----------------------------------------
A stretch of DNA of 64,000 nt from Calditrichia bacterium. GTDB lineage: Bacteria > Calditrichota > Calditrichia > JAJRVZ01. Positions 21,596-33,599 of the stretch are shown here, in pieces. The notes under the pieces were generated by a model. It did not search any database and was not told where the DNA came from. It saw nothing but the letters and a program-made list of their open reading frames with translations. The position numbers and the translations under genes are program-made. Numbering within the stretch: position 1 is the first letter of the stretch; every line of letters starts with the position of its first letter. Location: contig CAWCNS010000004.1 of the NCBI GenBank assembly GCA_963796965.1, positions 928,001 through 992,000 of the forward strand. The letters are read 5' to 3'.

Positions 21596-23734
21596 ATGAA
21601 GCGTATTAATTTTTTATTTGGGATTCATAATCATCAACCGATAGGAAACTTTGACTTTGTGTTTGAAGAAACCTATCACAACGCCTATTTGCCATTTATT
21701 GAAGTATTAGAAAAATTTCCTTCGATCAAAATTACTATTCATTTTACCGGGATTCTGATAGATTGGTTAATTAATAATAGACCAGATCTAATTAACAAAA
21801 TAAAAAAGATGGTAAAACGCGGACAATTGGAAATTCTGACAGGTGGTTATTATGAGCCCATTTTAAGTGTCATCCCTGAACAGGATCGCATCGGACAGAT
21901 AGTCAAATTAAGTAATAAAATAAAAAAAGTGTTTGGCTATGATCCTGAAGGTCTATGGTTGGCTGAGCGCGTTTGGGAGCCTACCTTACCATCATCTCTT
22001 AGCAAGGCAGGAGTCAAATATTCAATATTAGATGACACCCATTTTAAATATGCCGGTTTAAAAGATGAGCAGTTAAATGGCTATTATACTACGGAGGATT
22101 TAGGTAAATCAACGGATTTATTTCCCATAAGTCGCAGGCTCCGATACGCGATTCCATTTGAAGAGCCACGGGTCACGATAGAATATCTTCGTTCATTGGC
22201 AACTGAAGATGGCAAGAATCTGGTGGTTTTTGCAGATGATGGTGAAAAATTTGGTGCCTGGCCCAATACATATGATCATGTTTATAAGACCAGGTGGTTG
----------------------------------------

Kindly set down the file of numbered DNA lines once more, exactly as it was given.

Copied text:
A stretch of DNA of 64,000 nt from Calditrichia bacterium. GTDB lineage: Bacteria > Calditrichota > Calditrichia > JAJRVZ01. Positions 21,596-33,599 of the stretch are shown here, in pieces. The notes under the pieces were generated by a model. It did not search any database and was not told where the DNA came from. It saw nothing but the letters and a program-made list of their open reading frames with translations. The position numbers and the translations under genes are program-made. Numbering within the stretch: position 1 is the first letter of the stretch; every line of letters starts with the position of its first letter. Location: contig CAWCNS010000004.1 of the NCBI GenBank assembly GCA_963796965.1, positions 928,001 through 992,000 of the forward strand. The letters are read 5' to 3'.

Positions 21596-23734
21596 ATGAA
21601 GCGTATTAATTTTTTATTTGGGATTCATAATCATCAACCGATAGGAAACTTTGACTTTGTGTTTGAAGAAACCTATCACAACGCCTATTTGCCATTTATT
21701 GAAGTATTAGAAAAATTTCCTTCGATCAAAATTACTATTCATTTTACCGGGATTCTGATAGATTGGTTAATTAATAATAGACCAGATCTAATTAACAAAA
21801 TAAAAAAGATGGTAAAACGCGGACAATTGGAAATTCTGACAGGTGGTTATTATGAGCCCATTTTAAGTGTCATCCCTGAACAGGATCGCATCGGACAGAT
21901 AGTCAAATTAAGTAATAAAATAAAAAAAGTGTTTGGCTATGATCCTGAAGGTCTATGGTTGGCTGAGCGCGTTTGGGAGCCTACCTTACCATCATCTCTT
22001 AGCAAGGCAGGAGTCAAATATTCAATATTAGATGACACCCATTTTAAATATGCCGGTTTAAAAGATGAGCAGTTAAATGGCTATTATACTACGGAGGATT
22101 TAGGTAAATCAACGGATTTATTTCCCATAAGTCGCAGGCTCCGATACGCGATTCCATTTGAAGAGCCACGGGTCACGATAGAATATCTTCGTTCATTGGC
22201 AACTGAAGATGGCAAGAATCTGGTGGTTTTTGCAGATGATGGTGAAAAATTTGGTGCCTGGCCCAATACATATGATCATGTTTATAAGACCAGGTGGTTG